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Why Kenny Omega Signing to All Elite Wrestling Is a Sign of Major Change

Are WWE fans ready for something different?

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Kenny Omega celebrates a win against Cody and Kota Ibushi during the King of Pro-Wresting at Ryogoku Kokugikan / Masashi Hara/Getty Images

Cody Rhodes, the scion of a legendary wrestling family who had asked for his release from Vince McMahon’s clutches in 2016, has worked hard to create what could be the biggest competitor the WWE has ever faced, All Elite Wrestling. Fans have been eagerly awaiting more announcements about the fledgling company’s roster—especially after All Elite pledged that race, gender and sexual orientation would not be a barrier in its hiring. Until last Thursday, it was unclear if this statement was just an empty promise, but All Elite Wrestling’s latest batch of signees proves the company is making good on its word, putting itin sharp contrast with its increasingly out-of-touch rival.

 

The biggest news of the most recent rally was the signing of mega-star Kenny Omega, a performer so consistently excellent he broke prominent critic Dave Meltzer’s five-star scale. Omega, who made his name as Japan’s top gaijin (foreigner), rose through the ranks to become one of the most beloved icons of the entire industry.

 

When rumors began to circulate about his contract expiring with New Japan Pro-Wrestling, many speculated that he wouldn’t be able to turn down offers from the WWE, which was practically salivating at the prospect of bringing him aboard. But with the WWE’s reputation of stifling stars’ creativity, it was unclear if Omega, a firm believer in the art and theatricality of the genre, would play along with the McMahon family’s hyper-corporate ethos. It became clear that Omega would not be re-signing with NJPW when he dropped his heavyweight belt to Hiroshi Tanahashi at Wrestle Kingdom in January, but it wasn’t until last week that his fate was officially revealed.

What makes Omega’s decision so significant is that some of the most well-known individuals in the industry are now seeing alternatives to signing with the WWE, which, up until now, had been considered the barometer of success in the pro wrestling business. The highest-profile stars are turning down offers from the WWE, further fueling endless rumors of current talent at least considering leaving the company.

 

But Omega’s signing isn’t only significant because of his celebrated status as a performer. Questions about his sexuality have persisted throughout his career, as the star has done something between dropping hints about his bisexuality and fully coming out, all the while portraying what appears to be a romance with his longtime tag team partner Kota Ibushi—meaning that his connection to AEW is somewhat of a victory for diversity.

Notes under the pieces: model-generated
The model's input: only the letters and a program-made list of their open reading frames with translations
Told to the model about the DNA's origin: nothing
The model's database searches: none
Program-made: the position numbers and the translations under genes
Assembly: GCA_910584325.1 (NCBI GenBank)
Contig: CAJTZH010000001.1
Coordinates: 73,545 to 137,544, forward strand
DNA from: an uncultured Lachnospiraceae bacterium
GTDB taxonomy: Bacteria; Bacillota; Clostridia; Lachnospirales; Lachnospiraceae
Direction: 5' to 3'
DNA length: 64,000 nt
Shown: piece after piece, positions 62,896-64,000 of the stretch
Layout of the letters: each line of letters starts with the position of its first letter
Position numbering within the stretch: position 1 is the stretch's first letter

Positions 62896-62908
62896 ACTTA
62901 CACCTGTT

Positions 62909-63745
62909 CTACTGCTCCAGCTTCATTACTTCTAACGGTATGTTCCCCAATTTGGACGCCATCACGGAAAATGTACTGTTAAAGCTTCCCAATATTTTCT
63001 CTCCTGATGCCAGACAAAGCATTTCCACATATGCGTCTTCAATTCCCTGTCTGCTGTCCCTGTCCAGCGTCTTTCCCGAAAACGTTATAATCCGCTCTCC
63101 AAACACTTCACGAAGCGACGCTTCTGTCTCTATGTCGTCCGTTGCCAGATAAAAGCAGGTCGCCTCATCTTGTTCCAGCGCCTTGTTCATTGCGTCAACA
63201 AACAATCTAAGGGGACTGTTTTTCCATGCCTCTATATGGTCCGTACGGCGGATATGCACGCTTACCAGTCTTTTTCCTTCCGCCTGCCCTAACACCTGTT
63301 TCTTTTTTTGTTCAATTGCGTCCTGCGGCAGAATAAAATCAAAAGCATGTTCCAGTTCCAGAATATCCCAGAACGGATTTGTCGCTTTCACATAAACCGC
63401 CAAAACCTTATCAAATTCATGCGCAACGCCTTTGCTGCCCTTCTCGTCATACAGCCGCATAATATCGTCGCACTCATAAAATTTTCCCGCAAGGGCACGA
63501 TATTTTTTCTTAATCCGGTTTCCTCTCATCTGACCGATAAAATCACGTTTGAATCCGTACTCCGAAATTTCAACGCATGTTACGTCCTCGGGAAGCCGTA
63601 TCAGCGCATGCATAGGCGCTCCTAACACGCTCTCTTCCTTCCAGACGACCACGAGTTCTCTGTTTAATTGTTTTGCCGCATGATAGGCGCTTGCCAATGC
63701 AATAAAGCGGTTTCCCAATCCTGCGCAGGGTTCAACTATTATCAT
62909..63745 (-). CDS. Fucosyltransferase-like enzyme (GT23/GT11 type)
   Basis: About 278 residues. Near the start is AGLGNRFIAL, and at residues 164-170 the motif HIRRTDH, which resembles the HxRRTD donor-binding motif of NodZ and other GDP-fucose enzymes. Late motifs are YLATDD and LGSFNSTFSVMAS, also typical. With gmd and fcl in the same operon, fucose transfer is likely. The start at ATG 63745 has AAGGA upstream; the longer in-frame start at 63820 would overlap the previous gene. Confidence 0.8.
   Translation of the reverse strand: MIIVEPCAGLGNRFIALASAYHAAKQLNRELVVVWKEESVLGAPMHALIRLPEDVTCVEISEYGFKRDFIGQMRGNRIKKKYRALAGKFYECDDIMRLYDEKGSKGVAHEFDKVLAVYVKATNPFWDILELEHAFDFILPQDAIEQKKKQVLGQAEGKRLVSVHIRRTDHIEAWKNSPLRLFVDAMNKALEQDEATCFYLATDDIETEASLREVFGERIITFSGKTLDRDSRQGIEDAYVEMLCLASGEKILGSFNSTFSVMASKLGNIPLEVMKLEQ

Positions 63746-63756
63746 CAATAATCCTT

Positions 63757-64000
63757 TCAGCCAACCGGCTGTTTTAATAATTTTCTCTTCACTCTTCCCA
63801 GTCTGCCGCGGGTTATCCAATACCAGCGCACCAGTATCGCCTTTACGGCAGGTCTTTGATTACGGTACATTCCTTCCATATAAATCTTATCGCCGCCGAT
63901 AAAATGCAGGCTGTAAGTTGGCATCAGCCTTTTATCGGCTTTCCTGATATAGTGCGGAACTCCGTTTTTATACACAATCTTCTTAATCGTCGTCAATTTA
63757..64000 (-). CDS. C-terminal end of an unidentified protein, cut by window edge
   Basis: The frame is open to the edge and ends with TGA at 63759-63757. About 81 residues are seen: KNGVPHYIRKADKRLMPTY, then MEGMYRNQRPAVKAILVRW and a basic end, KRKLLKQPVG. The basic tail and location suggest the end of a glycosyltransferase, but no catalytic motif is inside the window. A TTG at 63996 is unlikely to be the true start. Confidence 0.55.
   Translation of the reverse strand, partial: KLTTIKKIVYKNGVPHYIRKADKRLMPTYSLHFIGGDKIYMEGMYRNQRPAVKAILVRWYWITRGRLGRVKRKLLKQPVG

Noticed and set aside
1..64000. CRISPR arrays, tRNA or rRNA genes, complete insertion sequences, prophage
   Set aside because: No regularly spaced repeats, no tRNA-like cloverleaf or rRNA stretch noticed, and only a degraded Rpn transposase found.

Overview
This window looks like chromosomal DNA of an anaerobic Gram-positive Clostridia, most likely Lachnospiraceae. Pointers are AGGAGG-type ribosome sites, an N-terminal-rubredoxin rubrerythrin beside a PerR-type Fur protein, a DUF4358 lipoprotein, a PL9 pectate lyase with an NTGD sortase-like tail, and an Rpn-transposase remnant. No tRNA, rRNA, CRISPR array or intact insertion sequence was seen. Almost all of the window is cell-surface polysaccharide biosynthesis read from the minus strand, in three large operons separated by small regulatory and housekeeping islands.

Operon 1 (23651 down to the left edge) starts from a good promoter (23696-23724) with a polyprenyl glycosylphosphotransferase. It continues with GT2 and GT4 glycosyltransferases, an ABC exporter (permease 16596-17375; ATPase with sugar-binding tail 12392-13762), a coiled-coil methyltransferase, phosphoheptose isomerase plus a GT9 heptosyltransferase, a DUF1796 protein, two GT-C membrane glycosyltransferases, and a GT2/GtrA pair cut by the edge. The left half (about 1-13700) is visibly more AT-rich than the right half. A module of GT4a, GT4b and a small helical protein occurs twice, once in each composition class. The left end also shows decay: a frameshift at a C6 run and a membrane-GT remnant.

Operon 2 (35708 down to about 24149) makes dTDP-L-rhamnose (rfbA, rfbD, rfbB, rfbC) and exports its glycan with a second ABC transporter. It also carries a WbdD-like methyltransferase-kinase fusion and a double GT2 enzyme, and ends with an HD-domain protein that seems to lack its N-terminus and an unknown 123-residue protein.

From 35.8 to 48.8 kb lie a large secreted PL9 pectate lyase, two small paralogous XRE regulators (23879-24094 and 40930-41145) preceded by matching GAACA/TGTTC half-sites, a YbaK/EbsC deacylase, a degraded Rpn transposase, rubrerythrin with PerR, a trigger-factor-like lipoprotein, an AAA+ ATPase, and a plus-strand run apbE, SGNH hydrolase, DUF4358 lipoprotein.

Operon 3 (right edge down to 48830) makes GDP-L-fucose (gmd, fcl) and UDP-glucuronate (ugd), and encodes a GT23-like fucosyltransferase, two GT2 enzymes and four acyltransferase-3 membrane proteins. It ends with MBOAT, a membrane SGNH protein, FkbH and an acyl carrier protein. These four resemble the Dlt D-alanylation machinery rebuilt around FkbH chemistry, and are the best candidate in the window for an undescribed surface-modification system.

While the WWE met with GLAAD in 2016 in the hopes of eventually integrating queer plots amidst its numerous storylines, it has yet to follow through on this promise and still has only one out athlete, Sonya Deville, on its main roster. 

 

In its infancy, AEW has already surpassed WWE in terms of signing openly LGBTQ talent: Amongst the newest names announced are Sonny Kiss, an openly gay indie darling frequently (but not derisively) described as “flamboyant,”  and Nyla Rose, an out transgender woman established as a tough-as-nails heel. In an industry with a history of homophobia and transphobia, it’s hard to emphasize what a strong statement the presence of these new hires makes.

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Kenny Omega and Kota Ibushi compete during the King of Pro-Wresting at Ryogoku Kokugikan / Masashi Hara/Getty Images

What may seem to many like a publicity stunt is actually rather significant when looking at the big picture of what’s happening in wrestling in 2019. While the WWE continues to pay lip service to progressivism (despite depicting liberals as villains, donating millions to the Trump Foundation and forging unholy alliances with the government of Saudi Arabia),AEW is earnestly positioning itself as younger, fresher and more open-minded.

 

Along with its varied cast of both big names and rising stars, AEW is also promising to treat its employees better than the WWE, which continues to hire performers as independent contractors so as to avoid providing them with health care.

 

For generations, WWE has represented the pinnacle of pro wrestling. While indie companies have always thrived on much smaller scales, it was hard to see any other brand as a legitimate threat. But with starkly dropping ratings, consistent waves of audience disappointment and an increased awareness of WWE’s shady practices, wrestling fans are making it known they want something else. We won’t know if Rhodes’s gambit will pay off until years from now—a TV deal has not even been announced yet—but, at least symbolically, a new future already seems possible.

 

Read more: Daniel Bryan’s ‘Heel’ Turn Is Bigger Than Wrestling

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